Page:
The Blog:



Dr. Flo
September 16, 2022

Dr. Flo looked up from the book she was holding and noticed the trembling in her hands.  “My God!” she exclaimed, shaking her head slowly from side to side in what was likely best described as shock.  “How surreal is this,” she couldn’t get over it.  She allowed the book she had been reading for the past several hours slip from her fingers onto the floor, and she buried her face in her hands and sighed.  If Someone had been standing over Dr. Flo’s shoulder, they might see a portion of the title of the book lying cockeyed on the floor:  Internal Family Systems Therapy by Richard C. Schwartz they might have read.

What am I going to tell the others?! was the first thought she had.  Who in the heck am I?! was the second.

The question “Who am I?” rang in her ears, and she experienced the quite unsettling feeling that it may be ringing there for eons without an answer.

Dr. Flo flashed back to the innocent scrolling of social media that had led her to purchase and open this book.  A question posted in one of the therapist groups she belonged to on one of the social media platforms she occasionally perused had led her to become curious. The post read, “What alternatives to DBT are there for supporting folks with Borderline Personality Disorder?”  Someone in the group had commented on the post with the following:  “I think IFS or parts work is more affirming than DBT.”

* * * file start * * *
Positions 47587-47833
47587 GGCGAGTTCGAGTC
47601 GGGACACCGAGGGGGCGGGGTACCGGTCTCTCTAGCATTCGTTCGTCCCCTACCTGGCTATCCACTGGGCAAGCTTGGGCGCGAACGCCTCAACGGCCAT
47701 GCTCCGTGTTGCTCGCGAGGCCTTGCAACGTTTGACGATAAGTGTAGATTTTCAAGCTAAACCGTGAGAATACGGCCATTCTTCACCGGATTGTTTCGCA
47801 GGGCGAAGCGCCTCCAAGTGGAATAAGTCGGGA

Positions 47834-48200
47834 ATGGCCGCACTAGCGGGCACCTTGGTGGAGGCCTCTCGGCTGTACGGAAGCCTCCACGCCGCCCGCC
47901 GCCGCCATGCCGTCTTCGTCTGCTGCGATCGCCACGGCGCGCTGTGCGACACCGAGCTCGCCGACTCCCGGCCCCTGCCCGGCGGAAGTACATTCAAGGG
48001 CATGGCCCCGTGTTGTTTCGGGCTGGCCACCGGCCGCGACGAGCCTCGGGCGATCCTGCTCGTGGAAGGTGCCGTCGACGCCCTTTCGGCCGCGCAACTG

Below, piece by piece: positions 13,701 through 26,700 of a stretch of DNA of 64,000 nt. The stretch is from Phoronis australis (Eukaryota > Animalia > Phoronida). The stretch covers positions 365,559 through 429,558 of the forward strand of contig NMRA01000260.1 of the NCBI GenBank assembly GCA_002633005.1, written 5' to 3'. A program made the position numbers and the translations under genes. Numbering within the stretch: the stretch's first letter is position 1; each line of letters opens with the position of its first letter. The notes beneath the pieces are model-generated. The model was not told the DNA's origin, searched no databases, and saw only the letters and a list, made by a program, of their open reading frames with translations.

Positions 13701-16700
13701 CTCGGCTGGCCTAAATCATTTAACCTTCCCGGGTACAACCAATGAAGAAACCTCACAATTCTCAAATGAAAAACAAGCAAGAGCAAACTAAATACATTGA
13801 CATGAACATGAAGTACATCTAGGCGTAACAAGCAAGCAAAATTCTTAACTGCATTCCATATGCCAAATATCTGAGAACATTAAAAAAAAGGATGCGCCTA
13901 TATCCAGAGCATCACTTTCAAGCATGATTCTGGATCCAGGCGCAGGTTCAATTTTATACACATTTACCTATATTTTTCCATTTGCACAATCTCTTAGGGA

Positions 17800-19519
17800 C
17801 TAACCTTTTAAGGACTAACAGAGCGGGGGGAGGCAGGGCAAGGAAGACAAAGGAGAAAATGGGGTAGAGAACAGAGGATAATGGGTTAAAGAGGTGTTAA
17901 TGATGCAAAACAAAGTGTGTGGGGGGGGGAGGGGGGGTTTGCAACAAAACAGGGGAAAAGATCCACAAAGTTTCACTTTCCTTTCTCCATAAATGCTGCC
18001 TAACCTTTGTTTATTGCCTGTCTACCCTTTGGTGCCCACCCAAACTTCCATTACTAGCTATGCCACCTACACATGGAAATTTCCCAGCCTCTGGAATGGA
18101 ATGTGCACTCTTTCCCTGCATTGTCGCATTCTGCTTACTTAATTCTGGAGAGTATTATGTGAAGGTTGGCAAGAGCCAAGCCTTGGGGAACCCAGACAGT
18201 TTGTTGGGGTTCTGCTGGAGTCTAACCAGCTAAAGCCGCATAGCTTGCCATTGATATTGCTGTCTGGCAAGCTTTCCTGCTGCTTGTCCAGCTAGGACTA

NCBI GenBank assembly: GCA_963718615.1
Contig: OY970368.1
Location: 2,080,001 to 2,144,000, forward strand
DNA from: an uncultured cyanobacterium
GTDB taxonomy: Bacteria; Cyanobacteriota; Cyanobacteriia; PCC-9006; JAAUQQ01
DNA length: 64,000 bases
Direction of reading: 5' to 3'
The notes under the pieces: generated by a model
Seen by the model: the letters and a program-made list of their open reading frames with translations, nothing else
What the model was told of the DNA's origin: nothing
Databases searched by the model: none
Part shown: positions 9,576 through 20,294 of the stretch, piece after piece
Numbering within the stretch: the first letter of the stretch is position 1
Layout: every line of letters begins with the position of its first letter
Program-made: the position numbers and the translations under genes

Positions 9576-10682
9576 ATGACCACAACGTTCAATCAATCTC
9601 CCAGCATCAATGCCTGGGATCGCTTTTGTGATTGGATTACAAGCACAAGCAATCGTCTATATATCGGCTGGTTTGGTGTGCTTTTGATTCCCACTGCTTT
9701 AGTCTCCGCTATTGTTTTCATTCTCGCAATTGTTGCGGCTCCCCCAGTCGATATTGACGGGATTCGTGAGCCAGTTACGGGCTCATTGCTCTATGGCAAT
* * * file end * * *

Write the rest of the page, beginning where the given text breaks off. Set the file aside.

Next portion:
Reading this, Dr. Flo was both blown away and intrigued.  DBT - Dialectical Behavior Therapy - had been one of her go-to best practices theoretical fallbacks for almost 20 years now.  What is IFS? she thought.  Parts work? she further mused with confusion.

Cut back to the present moment, the book still on the floor, Dr. Flo sat frozen in her chair with shock and awe.  

“Flo?” Zofia’s worried tone thawed Dr. Flo from her paralysis, and she quickly bent down to pick the book up off the floor.  Attempting to “hide the evidence” (“Evidence of what?” Flo thought), Flo made a movement to nonchalantly - she hoped - slide the book under the stack that took up consistent space on her kitchen table.  Not to mention the couch.  And her bedside table.  Maybe I ought to consider checking out one of those Workaholics Anonymous Meetings sometime soon, Flo noted the thought and went back to attempting to distract Zofia from asking any questions about the book.

No such luck to be had as Zofia was not the type to be easily led off the scent when even the hint of mystery showed up.  “Dr. Flo, my dear, what was that book you just picked up off the floor?” Zofia asked, a hint of mischievousness in her voice.  Uh oh, thought Flo, recognizing the few choices she had at this point, none of which she was particularly fond of.

“Damnit, okay, well, um, er…” Dr. Flo stammered.  “Well, I, uh, you see, um…” Flo continued.

Zofia pointed at the stack of books in front of Flo, requesting permission to look for herself.  Dr. Flo sighed again and this time nodded, reaching for the book, her hands still shaking intermittently.  Flo pulled the book back out from underneath the pile and began to hand it to Zofia.  “Hang on, let me turn to the very first page of the Preface.  That’s probably the best place to start getting an idea of what’s going on with me here,” Flo said.